The total number of civilian and military deaths during WWI is estimated to be around 40 million. The war devastated Europe and tensions lingered long after the war. The drive of each country to rebuild their economies and recreate normalcy in a post-war society led to mistrust and political unrest — the second world war began only 21 years after the first ended.

The exhibition includes bits and pieces of the belongings of the Czech soldiers. The letters they wrote, the medals they won and the photographs they took; all reveal the horror of war. But the stories that the soldiers and their families pass on are more than memories of the past — they are a warning message to our generation and those that will follow.

Today many nations are suffering and thousands of people are being killed. The major current conflicts with headlines all over the media include Gaza, Syria, Iraq and Ukraine. While some conflicts remain mostly regional, others like Israel-Palestine and Ukraine-Russia are becoming a threat to global peace. Obsessing over protecting the economy and continuing harmful trade cycles keeps preventing the success of peace talks and finding concrete solutions. Now more than ever we can see that history repeats itself. This is why we need to refer to the past when building a better future. That is the reason that DOX organized this exhibition:

“(So) that some recollections of these ugly and horrible days be preserved for future generations, so they guard well against the ambitions of ‘dangerous lunatics’…” – Josef Lacina

For more information about the exhibition visit: http://www.dox.cz/en/exhibitions/the-front-line

http://www.huffingtonpost.com/olena-kagui/100th-anniversary-of-wwi-_b_5698759.html

100th Anniversary of WWI – DOX Front Line Exhibition

Today many nations are suffering and thousands of people are being killed. The major current conflicts with headlines all over the media include Gaza, Syria, Iraq and Ukraine. While some conflicts remain mostly regional, others like Israel-Palestine and Ukraine-Russia are becoming a threat to global peace. Obsessing over protecting the economy and continuing harmful trade cycles keeps preventing the success of peace talks and finding concrete solutions. Now more than ever we can see that history repeats itself. This is why we need to refer to the past when building a better future. That is the reason that DOX organized this exhibition…

“In 1914 the Great War began… and has lasted ever since.”

This quote can be found at the DOX Center for Contemporary Art in Prague the capital of the ‘heart of Europe.’ August 4th, 2014 marked the 100th anniversary of the beginning of World War I. The Front Line exhibition tells the stories of several Czech men from all over the country who had to leave their home and went to fight at various war fronts. Many powerful quotes written by Czech soldiers cover the walls of the exhibition:

“The most shocking fact about war is that its victims and its instruments are individual human beings…” – Aldous Huxley from the Austrian front.

“… we could write anything, just not the truth.” “What is fear. Fear is man. Man fears only man.” – Frantisek Seda also from the Austrian Front.

“If the soldiers were hungry, the town’s civilian population was hungrier still.” – Jan Vit from the Russian Front.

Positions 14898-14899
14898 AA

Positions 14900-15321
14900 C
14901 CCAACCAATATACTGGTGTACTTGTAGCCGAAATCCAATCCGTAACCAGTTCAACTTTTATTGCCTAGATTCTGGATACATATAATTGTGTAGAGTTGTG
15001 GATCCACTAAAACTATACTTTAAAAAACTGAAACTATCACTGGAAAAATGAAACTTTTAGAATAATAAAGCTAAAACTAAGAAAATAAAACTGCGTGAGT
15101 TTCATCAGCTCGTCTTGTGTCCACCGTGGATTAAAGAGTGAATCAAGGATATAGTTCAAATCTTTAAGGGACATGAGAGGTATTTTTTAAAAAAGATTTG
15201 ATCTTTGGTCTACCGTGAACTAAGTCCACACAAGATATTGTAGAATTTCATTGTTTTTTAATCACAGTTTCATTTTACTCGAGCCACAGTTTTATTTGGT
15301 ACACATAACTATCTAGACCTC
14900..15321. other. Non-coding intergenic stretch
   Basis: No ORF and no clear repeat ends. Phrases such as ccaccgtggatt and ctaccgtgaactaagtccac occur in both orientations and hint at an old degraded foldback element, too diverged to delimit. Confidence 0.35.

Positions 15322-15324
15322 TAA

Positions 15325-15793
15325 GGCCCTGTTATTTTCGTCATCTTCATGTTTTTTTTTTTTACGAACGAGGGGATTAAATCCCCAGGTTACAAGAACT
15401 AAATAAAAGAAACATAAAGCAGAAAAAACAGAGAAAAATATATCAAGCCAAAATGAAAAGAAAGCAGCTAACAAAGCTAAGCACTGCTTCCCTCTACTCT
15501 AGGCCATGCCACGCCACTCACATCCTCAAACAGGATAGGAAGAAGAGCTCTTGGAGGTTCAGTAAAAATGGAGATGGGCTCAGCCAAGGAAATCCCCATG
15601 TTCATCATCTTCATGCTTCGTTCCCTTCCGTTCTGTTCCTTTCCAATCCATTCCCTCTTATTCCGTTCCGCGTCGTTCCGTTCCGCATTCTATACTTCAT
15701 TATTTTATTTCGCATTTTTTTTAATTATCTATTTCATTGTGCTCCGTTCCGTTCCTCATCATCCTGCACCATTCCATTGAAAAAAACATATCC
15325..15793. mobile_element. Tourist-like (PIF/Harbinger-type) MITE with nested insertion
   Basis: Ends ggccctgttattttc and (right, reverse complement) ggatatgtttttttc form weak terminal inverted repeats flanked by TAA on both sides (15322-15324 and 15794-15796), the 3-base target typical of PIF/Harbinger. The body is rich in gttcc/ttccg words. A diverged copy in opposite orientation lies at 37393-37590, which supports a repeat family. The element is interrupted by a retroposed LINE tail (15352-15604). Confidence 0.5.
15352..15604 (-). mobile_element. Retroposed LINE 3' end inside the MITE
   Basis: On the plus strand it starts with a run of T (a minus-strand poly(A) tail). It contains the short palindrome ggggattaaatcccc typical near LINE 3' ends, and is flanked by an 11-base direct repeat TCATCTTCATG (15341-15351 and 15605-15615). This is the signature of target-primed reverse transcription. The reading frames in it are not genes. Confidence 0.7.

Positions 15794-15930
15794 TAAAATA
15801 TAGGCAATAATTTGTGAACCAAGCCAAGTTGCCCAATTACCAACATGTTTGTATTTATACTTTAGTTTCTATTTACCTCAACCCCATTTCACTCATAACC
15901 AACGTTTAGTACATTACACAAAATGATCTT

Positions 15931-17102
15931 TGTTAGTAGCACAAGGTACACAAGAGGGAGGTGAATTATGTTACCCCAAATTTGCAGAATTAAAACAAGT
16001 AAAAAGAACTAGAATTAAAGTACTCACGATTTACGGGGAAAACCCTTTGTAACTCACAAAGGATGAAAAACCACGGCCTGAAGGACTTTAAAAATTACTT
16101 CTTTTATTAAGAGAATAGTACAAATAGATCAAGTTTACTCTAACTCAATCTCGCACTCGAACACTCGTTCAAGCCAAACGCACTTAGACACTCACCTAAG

The quotes written by Czech soldiers reflect the hardships that war inflicts on the soldiers, their families and on the human psyche. But there are also quotes from famous global figures who touch on the cause and nature of wars:

“It is forbidden to kill; therefore all murderers are punished unless they kill in large numbers and to the sound of trumpets.” – Voltaire

“I do not know with what weapons World War III will be fought, but World War IV will be fought with sticks and stones.” – Albert Einstein.

The total number of civilian and military deaths during WWI is estimated to be around 40 million. The war devastated Europe and tensions lingered long after the war. The drive of each country to rebuild their economies and recreate normalcy in a post-war society led to mistrust and political unrest – the second world war began only 21 years after the first ended.

The exhibition includes bits and pieces of the belongings of the Czech soldiers. The letters they wrote, the medals they won and the photographs they took; all reveal the horror of war. But the stories that the soldiers and their families pass on are more than memories of the past – they are a warning message to our generation and those that will follow.

Today many nations are suffering and thousands of people are being killed. The major current conflicts with headlines all over the media include Gaza, Syria, Iraq and Ukraine. While some conflicts remain mostly regional, others like Israel-Palestine and Ukraine-Russia are becoming a threat to global peace. Obsessing over protecting the economy and continuing harmful trade cycles keeps preventing the success of peace talks and finding concrete solutions. Now more than ever we can see that history repeats itself. This is why we need to refer to the past when building a better future. That is the reason that DOX organized this exhibition:

“(So) that some recollections of these ugly and horrible days be preserved for future generations, so they guard well against the ambitions of ‘dangerous lunatics’…” – Josef Lacina

2014-08-22-DSC_00162014-08-22-DSC_00172014-08-22-DSC_00232014-08-22-DSC_00242014-08-22-DSC_00252014-08-22-DSC_00282014-08-22-DSC_00312014-08-22-DSC_00352014-08-22-DSC_00482014-08-22-DSC_0059

Officially published here: http://www.huffingtonpost.com/olena-kagui/100th-anniversary-of-wwi-_b_5698759.html

This post was updated on June 14th, 2018: the text, as well as title and headline, may have been edited, proofread and optimized for search engines. The featured image may have been changed due to copyright or quality issues.